He said there's been an expansion of the city's lighting and refrigeration cooling retrofitting program, starting with small business owners who speak English as a second language. "It's good," McQueen said. "But it's not enough."
He believes green job success will depend, in part, on including hiring parameters. "A job in the city's southeast sector may not pay $70,000 a year, but it would be a huge step toward creating a family-sustaining job," McQueen said, noting that the Obama administration has "to a certain extent" adopted Jones' definition of green-collar jobs. "I'm not sure that they have codified it," McQueen said. "They have recommendations."
Asked to define green jobs during a recent media roundtable on projected budget deficits, Newsom talked about weatherization and sustainability and plans to expand the city's training academies before handing the floor to the Office of Economic and Workforce Development's Kyri McClellan, whom he described as his "green czarina."
McClellan, who describes herself as "the lead cat-herder" of Recovery Act funds, told reporters that San Francisco is expected to receive a quarter of a billion dollars in formula funds in the coming fiscal year, 95 percent of which have been allocated to "shovel-ready" projects that were already queued up under the city's 10-year capital plan.
During a subsequent board committee hearing, McClellan shared job estimates 30 jobs from the $11 million Department of Public Works street paving allocation and 250 jobs from the $18 million Housing Authority retrofitting allocation that raised eyebrows.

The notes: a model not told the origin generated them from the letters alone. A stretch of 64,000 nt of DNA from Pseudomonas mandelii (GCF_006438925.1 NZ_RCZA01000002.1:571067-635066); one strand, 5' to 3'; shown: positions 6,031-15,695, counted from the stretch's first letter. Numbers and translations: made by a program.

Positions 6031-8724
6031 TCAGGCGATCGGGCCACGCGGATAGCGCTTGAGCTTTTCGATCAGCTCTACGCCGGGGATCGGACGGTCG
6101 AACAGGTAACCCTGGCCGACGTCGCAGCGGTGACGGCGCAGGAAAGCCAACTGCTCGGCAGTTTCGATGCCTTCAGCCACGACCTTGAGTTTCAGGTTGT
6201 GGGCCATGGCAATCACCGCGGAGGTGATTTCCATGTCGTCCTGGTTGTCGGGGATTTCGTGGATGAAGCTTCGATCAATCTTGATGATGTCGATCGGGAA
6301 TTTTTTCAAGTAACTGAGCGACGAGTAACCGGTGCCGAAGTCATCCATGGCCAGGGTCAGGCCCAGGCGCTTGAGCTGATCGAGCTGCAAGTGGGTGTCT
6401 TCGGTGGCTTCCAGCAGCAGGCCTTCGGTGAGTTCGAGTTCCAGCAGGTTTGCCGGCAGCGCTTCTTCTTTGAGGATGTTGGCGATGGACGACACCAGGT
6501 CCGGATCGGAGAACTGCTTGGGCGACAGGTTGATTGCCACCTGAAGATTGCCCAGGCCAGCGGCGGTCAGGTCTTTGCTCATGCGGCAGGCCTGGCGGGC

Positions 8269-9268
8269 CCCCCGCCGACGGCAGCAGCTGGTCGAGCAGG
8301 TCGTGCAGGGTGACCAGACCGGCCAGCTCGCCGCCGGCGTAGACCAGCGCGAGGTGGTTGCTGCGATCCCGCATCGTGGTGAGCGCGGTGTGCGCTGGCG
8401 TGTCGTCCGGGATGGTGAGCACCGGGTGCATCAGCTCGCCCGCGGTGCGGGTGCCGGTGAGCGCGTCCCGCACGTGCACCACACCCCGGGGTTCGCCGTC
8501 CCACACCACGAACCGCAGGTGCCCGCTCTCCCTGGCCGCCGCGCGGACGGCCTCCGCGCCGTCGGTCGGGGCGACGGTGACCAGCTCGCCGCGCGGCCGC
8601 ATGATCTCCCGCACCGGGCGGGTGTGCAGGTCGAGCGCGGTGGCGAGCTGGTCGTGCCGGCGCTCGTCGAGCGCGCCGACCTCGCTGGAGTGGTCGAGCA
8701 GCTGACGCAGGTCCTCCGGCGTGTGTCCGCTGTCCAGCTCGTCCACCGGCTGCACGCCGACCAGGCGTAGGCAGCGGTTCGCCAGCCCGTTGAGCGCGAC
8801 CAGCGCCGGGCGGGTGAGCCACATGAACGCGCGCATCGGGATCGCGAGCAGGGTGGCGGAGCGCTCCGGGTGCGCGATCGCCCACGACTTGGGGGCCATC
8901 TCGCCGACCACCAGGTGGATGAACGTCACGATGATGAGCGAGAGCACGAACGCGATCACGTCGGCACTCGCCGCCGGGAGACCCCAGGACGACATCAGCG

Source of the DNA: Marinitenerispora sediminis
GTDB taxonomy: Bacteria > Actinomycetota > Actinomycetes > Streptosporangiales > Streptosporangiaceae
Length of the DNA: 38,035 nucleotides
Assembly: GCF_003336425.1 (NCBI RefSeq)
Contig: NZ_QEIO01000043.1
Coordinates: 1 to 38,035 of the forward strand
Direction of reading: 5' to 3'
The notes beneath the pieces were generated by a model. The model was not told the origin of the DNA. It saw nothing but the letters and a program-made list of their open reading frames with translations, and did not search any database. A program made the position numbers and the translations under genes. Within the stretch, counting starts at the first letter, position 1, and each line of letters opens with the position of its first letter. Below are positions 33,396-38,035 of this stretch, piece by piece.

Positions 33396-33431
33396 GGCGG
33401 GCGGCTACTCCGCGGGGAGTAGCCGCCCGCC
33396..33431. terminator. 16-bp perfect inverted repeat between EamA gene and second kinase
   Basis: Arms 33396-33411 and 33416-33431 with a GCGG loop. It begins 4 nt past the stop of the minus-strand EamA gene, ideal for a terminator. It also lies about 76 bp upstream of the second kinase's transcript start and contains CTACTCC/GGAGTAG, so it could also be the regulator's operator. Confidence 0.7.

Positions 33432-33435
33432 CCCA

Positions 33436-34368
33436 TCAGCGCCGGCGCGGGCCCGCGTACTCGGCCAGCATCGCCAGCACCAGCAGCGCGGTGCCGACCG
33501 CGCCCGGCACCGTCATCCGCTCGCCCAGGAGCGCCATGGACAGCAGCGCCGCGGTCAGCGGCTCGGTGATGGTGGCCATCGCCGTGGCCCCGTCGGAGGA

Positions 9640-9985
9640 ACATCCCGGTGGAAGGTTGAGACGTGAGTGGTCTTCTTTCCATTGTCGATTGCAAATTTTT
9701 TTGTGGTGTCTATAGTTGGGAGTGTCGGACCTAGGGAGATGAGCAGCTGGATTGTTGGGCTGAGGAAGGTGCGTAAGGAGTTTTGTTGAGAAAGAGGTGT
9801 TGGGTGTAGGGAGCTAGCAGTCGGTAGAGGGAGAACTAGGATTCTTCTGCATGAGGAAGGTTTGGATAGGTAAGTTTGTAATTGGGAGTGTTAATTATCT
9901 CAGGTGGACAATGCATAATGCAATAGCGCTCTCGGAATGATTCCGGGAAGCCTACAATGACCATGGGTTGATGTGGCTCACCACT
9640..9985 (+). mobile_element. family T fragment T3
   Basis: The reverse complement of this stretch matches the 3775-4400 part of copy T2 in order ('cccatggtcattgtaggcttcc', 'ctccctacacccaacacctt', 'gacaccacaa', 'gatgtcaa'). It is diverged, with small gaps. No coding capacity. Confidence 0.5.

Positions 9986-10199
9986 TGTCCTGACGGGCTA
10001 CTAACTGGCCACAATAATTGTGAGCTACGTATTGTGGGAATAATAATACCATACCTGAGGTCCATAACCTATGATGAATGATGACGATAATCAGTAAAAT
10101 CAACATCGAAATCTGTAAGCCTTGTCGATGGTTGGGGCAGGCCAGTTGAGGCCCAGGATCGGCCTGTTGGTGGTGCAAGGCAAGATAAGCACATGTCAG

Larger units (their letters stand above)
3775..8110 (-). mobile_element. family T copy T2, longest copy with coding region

McClellan said that OEWD is "moving as quickly as possible to take the dollars we've been allocated, get approval from the Board of Supervisors, and get programs up and running."
Observing that the city also has parallel funding for training programs such as CityBuild and a Green Academy, McClellan added that "no one is working harder than Rhonda Simmons." Reached by phone, OEWD's Simmons said she has been working with San Francisco State University professor Raquel Pinderhughes to identify five job sectors that have "the capacity to grow the greatest number of green jobs."
These include solar installation, energy efficiency, landscaping/public greening, recycling, and green building. "In an economy like this, you have to be competitive," Simmons said. "And almost all the programs that come out of my shop are geared toward low-income to moderate-income folks."
Observing that OEWD is using a $238,000 federal earmark to seed a Green Academy and that will expand the GoSolarSF workforce incentive, compete for a $500,000 EPA brownfield cleanup training grant, and coordinate with the San Francisco Public Utilities Commission to develop "workforce incentive language" for biodiesel reuse program and energy efficiency projects, Simmons notes that it was the unions that helped create CityBuild in the first place, and the city is working to ease current concerns.
"It is our intent as OEWD designs the academy that any training programs must demonstrate that they train individuals for occupations with opportunity for upward mobility," Simmons said, after emerging from a meeting cochaired by Crowfoot and Pinderhughes to help community-based organizations understand green jobs and figure out how to link with the Green Jobs Corps that Pinderhughes set up in Oakland.
Eric Smith runs the Bayview-based Green Depot, a nonprofit that promotes biodiesel use in neighborhoods facing environmental justice issues and ran a $9,000-per intern pilot program with Global Exchange.
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